This year for Christmas Eve dinner, we re-thought what “traditional Christmas dinner” meant. The memories, for me, are not in the food, but in the company and the feelings. Sure, others will disagree – you like how sleepy you are after eating Turkey, or look forward to that one dish that Grandma makes just at Christmas. I feel that with what I know about our food production system and where a lot of that meat comes from, that I can’t support those traditions any longer. This year, we started a new tradition, with a menu I created that resembled a traditional meal, but entirely plant-based. I’m lucky that my parents are open to trying new things – and it was a huge success! Here is what I made:
entree: mushroom, quinoa, yam loaf (the maple apricot glaze on top is SO good! Don’t skip it!)
This loaf recipe was a success not only in flavour – but it stuck together! The quinoa and loads of other veggies in it make each slice filling, and the spices (oregano, rosemary, thyme, parsley) are very “Christmas-y”.
sides: maple-dijon roasted brussel sprouts; butternut squash and turnip mash; fresh cranberry sauce; steamed chard.
For the recipes for the sides I made, their fairly self-explanatory. Do you like brussel sprouts? No? Toss them in equal parts Dijon and maple syrup, roast them at 400F for 15-20 minutes and then tell me they aren’t delicious! For the mash, I roasted the butternut squash and turnip, then added a bit of cinnamon for flavour. I’m sure you could add rosemary or some herbs and it would be a nice compliment to it as well. Cranberry sauce – put cranberries in a pot with some water, and cook them down. It’s as simple as that!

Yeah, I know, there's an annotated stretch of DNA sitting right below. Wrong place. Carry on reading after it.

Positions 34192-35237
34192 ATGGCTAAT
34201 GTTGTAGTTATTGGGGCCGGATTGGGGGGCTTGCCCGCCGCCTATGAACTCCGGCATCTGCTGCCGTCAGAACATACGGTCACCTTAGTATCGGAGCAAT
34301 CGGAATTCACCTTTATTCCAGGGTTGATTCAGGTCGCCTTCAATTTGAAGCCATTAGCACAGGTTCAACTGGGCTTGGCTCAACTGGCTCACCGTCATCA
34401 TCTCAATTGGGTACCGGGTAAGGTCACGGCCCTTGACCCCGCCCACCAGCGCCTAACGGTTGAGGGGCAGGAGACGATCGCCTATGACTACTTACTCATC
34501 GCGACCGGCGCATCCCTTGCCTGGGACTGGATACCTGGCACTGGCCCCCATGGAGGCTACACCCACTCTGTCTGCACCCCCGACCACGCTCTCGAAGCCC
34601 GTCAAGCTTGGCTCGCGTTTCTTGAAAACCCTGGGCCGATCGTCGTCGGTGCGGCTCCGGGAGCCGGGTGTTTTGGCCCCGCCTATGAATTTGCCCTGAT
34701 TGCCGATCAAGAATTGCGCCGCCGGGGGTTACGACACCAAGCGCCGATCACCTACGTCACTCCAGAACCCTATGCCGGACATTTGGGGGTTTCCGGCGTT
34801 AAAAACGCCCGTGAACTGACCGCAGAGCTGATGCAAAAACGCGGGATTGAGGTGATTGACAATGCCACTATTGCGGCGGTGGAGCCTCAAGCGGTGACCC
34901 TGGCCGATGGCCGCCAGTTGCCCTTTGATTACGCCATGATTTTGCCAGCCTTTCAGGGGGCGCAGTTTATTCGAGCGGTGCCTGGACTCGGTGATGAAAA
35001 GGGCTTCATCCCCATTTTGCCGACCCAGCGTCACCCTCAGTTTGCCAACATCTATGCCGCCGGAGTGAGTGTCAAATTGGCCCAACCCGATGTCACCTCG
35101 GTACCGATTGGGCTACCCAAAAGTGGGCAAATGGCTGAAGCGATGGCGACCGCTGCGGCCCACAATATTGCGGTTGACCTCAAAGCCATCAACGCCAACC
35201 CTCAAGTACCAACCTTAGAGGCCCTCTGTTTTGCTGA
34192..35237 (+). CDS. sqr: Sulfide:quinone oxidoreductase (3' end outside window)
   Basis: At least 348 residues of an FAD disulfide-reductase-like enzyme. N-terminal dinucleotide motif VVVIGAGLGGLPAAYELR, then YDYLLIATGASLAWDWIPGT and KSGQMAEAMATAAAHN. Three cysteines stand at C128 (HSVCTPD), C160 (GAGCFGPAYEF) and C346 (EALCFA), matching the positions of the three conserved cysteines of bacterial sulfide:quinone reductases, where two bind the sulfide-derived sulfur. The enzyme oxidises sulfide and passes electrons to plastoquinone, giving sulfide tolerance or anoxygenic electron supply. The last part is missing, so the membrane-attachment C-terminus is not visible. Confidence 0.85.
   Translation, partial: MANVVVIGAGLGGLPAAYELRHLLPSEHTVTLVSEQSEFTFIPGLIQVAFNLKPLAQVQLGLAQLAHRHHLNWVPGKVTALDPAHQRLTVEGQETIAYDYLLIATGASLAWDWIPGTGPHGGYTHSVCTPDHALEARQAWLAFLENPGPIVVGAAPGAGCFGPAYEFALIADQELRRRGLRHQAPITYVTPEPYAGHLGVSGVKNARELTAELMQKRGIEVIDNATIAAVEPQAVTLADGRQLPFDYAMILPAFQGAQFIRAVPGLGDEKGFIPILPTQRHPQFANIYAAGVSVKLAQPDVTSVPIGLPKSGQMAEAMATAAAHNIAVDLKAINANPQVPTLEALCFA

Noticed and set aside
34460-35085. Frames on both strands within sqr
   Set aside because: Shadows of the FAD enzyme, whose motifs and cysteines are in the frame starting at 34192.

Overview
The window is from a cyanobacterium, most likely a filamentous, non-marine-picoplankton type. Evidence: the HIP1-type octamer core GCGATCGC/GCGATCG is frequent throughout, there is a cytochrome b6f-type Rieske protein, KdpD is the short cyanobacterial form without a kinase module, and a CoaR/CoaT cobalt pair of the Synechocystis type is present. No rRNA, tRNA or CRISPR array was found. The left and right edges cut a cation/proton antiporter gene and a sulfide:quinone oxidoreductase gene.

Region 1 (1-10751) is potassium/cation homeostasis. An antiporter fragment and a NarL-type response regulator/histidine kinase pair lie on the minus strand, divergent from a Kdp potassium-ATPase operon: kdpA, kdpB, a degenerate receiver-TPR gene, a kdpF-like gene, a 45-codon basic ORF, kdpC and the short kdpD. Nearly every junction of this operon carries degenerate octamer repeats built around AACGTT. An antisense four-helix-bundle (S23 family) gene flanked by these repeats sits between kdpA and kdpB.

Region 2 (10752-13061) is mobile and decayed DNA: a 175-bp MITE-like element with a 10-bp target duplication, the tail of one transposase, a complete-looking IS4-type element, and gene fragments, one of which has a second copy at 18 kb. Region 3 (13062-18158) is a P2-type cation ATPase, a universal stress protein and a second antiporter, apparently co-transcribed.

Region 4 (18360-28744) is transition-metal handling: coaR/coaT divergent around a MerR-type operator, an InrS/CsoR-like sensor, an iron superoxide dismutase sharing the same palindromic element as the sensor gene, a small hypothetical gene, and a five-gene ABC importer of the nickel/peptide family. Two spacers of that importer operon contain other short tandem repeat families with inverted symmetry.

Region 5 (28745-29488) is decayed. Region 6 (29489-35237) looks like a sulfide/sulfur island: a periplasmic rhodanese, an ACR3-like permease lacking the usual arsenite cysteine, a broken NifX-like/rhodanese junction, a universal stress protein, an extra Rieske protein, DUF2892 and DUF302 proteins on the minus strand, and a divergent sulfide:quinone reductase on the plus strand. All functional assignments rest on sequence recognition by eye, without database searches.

dessert: pumpkin cheesecake
The texture of this cheesecake was light but creamy. Instead of dairy, it uses cashews to create that creamy texture we all love. I eliminated the stevia from the recipe – there was already enough sweetness in it with the other ingredients. When I made this again, I’m double the filling haha. It’s so so so delicious!!
I think there are lots of ways to be creative with traditional recipes that provide the same flavours, but that substitute plant-based ingredients to achieve the same results. There’s a way “we’ve always done it” – but there are also many ways to think outside the box. I hope this menu inspires you to do the same!
PS - All the recipes that I’ve linked to were found on a general internet search – it’s that easy. We have so much information available at our finger tips that there’s no excuse to not being able to find recipes, but it is knowing that you can look for them. If you like a more traditional cook book – I recommend the Forks Over Knives recipe book – it doesn’t use a lot of soy products, and the meals are very creative but easy to make!